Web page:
+1

Why did we get this kind of output in the following two codes mentioned below ? Can any one explain me clearly...

-------------------- 1st code : ------------------- l1=[1,33,12,42] l2=l1 l1[2]=1 print(l2[1]+l2[2]) And the output is 34. Why ? And also can anyone say why the output is not 45 and how did the change in list "l1" reflect or effect the list "l2" ------------------ 2nd code : ------------------ a=1 b=a a=2 print(b) And this code is different from the output of above code i.e., it gives the output as 1 but not 2. Why ? And also can anyone say why the change in the value of variable "a" didn't effect the value in variable "b"... If you want then see the code which I have mentioned below and execute each of them putting the corresponding one in multiline comments... https://code.sololearn.com/cDPb8nmTR9HU/?ref=app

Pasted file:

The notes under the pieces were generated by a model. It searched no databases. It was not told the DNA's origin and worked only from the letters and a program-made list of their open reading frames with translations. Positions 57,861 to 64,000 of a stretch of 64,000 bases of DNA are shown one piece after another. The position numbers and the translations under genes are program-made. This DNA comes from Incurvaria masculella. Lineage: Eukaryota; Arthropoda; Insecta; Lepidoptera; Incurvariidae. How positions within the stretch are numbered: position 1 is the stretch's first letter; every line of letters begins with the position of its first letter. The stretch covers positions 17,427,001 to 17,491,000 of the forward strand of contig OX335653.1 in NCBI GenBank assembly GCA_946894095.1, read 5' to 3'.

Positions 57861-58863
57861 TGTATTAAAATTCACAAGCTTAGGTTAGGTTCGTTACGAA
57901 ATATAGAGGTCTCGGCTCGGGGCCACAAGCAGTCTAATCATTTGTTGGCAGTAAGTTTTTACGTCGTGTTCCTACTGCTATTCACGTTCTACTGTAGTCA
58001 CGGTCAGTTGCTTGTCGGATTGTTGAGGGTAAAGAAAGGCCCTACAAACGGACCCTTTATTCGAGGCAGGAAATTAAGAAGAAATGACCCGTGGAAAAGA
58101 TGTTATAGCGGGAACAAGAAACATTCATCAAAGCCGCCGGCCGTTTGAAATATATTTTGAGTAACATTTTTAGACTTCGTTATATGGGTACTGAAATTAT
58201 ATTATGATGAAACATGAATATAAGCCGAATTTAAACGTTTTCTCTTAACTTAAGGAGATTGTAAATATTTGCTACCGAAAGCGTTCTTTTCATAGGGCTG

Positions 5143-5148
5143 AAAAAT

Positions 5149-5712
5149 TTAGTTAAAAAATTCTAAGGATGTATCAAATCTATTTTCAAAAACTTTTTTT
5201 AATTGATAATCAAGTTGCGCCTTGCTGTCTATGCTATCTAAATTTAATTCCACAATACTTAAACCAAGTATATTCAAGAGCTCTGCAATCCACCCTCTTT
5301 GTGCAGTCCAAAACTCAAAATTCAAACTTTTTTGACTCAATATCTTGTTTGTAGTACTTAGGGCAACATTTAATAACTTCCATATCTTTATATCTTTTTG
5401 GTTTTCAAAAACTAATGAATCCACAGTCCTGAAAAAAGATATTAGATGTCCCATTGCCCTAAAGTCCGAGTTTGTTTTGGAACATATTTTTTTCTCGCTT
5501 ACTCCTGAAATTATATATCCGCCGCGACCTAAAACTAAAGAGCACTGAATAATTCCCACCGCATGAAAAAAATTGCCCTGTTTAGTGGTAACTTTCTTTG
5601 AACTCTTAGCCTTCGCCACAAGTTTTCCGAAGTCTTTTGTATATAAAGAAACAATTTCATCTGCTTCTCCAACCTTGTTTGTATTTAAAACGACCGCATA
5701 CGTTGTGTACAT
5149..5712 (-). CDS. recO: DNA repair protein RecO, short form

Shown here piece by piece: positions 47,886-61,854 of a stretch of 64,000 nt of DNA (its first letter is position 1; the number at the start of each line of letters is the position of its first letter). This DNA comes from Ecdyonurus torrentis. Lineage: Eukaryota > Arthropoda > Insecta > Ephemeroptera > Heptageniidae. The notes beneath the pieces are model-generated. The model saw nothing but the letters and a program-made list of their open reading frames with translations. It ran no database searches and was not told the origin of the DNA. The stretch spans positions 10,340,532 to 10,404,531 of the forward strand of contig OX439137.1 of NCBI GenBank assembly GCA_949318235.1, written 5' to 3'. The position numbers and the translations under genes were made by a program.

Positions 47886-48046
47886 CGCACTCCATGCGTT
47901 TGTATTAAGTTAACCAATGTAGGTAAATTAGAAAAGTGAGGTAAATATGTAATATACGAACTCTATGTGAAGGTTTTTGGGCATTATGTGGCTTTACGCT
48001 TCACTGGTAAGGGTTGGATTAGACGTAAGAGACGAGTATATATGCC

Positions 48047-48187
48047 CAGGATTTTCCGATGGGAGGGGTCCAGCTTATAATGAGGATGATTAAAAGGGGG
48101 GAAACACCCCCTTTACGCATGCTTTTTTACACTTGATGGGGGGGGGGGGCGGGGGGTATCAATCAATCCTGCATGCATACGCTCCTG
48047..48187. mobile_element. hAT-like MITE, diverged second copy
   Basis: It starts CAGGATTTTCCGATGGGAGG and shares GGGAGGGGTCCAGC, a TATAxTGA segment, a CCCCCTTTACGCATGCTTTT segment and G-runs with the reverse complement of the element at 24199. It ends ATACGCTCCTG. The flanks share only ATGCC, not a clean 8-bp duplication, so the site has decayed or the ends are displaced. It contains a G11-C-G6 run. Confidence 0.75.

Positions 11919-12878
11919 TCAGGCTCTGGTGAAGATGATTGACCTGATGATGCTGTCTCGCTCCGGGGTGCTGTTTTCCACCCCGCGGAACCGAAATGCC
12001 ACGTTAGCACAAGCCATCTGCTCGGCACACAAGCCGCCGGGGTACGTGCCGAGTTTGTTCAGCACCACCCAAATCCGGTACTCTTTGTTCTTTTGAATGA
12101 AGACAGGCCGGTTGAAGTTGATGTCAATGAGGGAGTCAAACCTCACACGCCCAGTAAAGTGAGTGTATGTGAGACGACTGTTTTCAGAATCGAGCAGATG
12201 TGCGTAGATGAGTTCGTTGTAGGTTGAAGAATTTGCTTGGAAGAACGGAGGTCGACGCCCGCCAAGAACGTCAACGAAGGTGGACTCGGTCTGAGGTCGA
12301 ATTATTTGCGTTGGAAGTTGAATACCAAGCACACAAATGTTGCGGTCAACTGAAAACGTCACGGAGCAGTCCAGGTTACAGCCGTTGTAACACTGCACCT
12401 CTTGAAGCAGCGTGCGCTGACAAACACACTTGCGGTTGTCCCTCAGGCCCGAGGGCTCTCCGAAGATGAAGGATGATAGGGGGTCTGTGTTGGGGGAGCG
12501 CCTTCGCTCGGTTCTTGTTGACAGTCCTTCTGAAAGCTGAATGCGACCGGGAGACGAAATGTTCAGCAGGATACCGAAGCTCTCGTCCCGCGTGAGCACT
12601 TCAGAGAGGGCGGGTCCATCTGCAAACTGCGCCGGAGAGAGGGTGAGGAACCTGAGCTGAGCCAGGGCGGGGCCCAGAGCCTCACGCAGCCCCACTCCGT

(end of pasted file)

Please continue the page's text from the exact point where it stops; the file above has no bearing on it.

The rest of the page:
9/8/2019 10:11:09 AM

Kiran Deep Naidu

2 Answers

New Answer

+3

Lists are passed as references, unlike normal values like numbers. So, when you created l1, there was a list [1, 33, 12, 42] allocated in the memory, and now l1 'points' to it. When you assign l1 to l2, you just give them the same reference, meaning if you change that, the other one will change too. But, normal values are passed by value, so b = a means b gets assigned a's value, which is 1. It doesn't care if a changes.

+1

1. When you change l1[2], you also change l2[2] as well because they are copies of the same list. 2. You set b=a when a=1. Then you set a=2 and print b, but b still equals 1.